Gene Therapy describes the delivery systems now available to target a given tissue with specific gene or oligonucleotide sequences, and explores the utility of animal modules as test systems. In the context of selected disease states, it summarises in vitro and in vivo studies and clinical trials performed to date.
Table of Contents
Scope and limitations of gene therapy, K. Sikora. Tissue-directed gene delivery systems, C.R. Middaugh et al. Retroviral vectors, W.H. Gunzburg and B. Salmons. Adenovirus vectors, C.J.A. Ring. Adeno-associated virus vectors for human gene therapy, J.S. Bartlett and R.J. Samulski. Liposome delivery systems, R.K. Scheule and S.H. Cheng. Development of mammalian artificial chromosome vectors: prospects for somatic gene transfer, Z. Larin. Infectious herpes vectors for gene therapy, J.-M.H. Vos et al. Role of animal models in gene therapy, J.R. Dorin and D.J. Porteous. Gene targeting as an approach to gene therapy, A. Porter. Cystic fibrosis, N.J. Caplen and E.W.F.W. Alton. Gene therapy for haemophilia B, K. Kurachi and J.-M. Wang. Gene therapy for adenosine deaminase deficiency, H.B. Gaspar and C. Kinnon. Cardiovascular disease, B.A. French. Cancer gene therapy I: genetic intervention strategies, L.-A. Martin and N.R. Lemoine. Cancer gene therapy II: immunomodulation strategies, J. Galea-Lauri and J. Gaken. The muscular dystrophies, C.A. Sewry and T.A. Partridge. Recent developments in gene therapy for neurological disorders, P.R. Lowenstein.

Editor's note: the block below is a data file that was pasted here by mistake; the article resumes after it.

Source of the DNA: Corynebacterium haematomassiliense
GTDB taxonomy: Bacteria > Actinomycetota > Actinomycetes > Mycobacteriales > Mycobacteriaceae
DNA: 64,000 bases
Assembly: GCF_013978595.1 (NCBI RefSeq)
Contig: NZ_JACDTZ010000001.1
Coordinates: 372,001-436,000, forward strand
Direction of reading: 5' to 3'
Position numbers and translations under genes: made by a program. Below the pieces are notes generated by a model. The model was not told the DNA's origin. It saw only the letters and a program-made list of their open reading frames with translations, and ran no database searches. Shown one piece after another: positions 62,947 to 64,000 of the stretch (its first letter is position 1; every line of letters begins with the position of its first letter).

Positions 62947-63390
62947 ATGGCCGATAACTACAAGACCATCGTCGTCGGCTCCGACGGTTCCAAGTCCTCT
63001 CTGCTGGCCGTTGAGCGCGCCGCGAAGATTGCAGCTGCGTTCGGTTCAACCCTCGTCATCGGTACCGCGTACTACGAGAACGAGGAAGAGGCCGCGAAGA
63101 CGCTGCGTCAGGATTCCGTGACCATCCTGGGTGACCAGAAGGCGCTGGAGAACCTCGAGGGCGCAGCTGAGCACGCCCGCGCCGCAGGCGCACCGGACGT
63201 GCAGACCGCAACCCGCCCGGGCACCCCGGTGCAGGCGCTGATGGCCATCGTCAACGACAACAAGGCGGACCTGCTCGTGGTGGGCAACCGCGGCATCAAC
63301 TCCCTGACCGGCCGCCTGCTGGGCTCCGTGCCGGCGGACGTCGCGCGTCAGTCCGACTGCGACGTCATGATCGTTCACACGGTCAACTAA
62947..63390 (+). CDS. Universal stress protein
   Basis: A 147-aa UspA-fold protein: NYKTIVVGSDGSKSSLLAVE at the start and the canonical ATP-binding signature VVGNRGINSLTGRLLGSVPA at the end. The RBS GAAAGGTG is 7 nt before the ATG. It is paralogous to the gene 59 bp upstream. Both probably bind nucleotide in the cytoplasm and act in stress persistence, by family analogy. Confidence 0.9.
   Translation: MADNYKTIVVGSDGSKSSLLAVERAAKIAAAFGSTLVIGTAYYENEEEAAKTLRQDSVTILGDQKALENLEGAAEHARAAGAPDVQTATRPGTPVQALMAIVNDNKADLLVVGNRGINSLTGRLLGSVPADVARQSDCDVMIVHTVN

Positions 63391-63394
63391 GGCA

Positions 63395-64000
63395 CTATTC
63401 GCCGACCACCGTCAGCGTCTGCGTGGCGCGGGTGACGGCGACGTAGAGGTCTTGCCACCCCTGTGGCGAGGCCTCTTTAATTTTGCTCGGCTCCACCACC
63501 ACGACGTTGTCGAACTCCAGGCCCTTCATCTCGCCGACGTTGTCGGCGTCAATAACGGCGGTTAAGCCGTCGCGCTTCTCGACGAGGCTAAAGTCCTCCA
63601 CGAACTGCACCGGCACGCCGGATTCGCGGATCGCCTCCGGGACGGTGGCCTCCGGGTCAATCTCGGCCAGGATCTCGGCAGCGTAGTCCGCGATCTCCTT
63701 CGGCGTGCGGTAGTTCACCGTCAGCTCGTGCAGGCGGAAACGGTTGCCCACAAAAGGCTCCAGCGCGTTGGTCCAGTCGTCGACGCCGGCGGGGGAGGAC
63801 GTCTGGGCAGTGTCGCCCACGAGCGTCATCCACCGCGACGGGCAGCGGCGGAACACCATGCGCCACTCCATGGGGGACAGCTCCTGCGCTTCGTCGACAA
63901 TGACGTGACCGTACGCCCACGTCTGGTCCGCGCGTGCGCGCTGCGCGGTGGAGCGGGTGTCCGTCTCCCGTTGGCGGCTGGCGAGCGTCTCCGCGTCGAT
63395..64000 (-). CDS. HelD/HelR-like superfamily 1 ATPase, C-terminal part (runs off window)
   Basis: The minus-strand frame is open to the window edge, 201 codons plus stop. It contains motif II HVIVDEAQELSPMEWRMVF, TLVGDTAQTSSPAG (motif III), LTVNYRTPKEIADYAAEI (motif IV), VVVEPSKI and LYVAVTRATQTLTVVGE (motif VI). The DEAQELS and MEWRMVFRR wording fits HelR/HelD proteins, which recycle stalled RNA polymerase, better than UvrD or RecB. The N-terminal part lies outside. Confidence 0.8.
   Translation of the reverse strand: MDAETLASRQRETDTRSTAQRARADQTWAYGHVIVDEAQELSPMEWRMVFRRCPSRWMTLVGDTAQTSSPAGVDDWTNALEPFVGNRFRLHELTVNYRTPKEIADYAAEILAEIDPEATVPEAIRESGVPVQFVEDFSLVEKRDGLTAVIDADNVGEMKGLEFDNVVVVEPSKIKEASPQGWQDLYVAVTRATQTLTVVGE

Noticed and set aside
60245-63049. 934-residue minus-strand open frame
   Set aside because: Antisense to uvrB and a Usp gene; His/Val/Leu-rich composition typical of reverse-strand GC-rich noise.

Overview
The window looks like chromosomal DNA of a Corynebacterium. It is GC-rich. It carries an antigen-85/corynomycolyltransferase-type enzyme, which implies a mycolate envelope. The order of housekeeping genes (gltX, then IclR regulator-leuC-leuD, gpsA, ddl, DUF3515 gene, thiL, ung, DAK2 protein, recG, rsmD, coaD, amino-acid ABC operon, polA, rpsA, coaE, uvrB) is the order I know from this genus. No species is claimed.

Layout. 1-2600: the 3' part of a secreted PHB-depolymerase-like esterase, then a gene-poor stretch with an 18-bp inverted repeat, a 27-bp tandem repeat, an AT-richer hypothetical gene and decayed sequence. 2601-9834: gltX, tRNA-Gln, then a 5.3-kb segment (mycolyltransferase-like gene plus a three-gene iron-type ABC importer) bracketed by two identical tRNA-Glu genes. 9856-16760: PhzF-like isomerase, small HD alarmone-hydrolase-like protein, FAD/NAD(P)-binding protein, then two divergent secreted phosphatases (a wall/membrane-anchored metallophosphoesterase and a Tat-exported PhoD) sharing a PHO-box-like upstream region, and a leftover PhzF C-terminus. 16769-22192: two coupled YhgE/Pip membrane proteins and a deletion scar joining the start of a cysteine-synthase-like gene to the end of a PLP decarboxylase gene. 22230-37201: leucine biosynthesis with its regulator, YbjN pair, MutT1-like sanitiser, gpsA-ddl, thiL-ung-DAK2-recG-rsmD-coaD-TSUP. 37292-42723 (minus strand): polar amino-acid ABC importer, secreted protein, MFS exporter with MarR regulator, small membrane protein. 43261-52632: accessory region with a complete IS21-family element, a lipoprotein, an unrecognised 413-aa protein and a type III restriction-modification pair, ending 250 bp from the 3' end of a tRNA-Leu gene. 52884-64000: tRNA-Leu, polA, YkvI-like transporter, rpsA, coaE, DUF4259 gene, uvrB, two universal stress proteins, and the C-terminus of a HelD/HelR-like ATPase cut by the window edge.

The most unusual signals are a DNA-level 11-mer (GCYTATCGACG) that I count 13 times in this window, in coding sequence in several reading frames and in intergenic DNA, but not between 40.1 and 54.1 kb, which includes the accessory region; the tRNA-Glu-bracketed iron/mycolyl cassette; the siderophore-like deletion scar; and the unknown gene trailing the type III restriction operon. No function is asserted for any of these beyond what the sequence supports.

Cooper, David; Lemoine, Prof Nick
'Extremely well written and well documented and gives a balanced view of a complex area of scientific endeavor.' - Genetical Research
'Enjoyable and easy to read good use made of illustrations and tables and excellent and comprehensive review of the major topics associated with gene therapy, and it should become a standard reference for anyone in the field.' - Molecular Medicine Today
'I recommend it to anyone wishing to find out more about gene therapy, whether they are a qualified clinician, basic scientist or student in training.' - Biologist